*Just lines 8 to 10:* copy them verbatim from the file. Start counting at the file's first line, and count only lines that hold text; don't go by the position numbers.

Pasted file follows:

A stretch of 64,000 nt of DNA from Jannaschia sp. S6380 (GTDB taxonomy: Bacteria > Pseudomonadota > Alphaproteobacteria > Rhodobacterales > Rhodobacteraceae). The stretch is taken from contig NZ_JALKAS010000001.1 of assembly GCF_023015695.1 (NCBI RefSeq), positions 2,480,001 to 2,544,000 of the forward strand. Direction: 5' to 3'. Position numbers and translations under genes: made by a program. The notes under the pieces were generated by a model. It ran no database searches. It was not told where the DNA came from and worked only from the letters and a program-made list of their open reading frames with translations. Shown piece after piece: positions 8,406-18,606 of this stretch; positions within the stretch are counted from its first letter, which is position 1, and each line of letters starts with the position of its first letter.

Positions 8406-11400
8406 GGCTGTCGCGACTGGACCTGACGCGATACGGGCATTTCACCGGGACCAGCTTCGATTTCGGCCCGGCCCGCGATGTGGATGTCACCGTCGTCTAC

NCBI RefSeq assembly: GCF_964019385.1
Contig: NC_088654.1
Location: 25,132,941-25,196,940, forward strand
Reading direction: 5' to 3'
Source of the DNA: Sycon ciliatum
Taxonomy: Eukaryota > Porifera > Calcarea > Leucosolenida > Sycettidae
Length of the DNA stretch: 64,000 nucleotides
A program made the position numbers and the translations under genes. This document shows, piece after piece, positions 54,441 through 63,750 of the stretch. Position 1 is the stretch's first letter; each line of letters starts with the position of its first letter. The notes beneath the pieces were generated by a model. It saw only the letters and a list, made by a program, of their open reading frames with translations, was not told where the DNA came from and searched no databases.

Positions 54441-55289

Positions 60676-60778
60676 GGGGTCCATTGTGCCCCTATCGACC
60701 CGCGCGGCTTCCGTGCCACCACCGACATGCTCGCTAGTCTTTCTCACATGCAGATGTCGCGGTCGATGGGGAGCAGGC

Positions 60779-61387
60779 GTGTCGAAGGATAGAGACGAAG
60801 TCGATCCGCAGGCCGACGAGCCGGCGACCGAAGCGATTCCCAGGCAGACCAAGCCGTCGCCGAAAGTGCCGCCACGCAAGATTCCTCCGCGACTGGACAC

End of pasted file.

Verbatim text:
Source of the DNA: Sycon ciliatum
Taxonomy: Eukaryota > Porifera > Calcarea > Leucosolenida > Sycettidae
Length of the DNA stretch: 64,000 nucleotides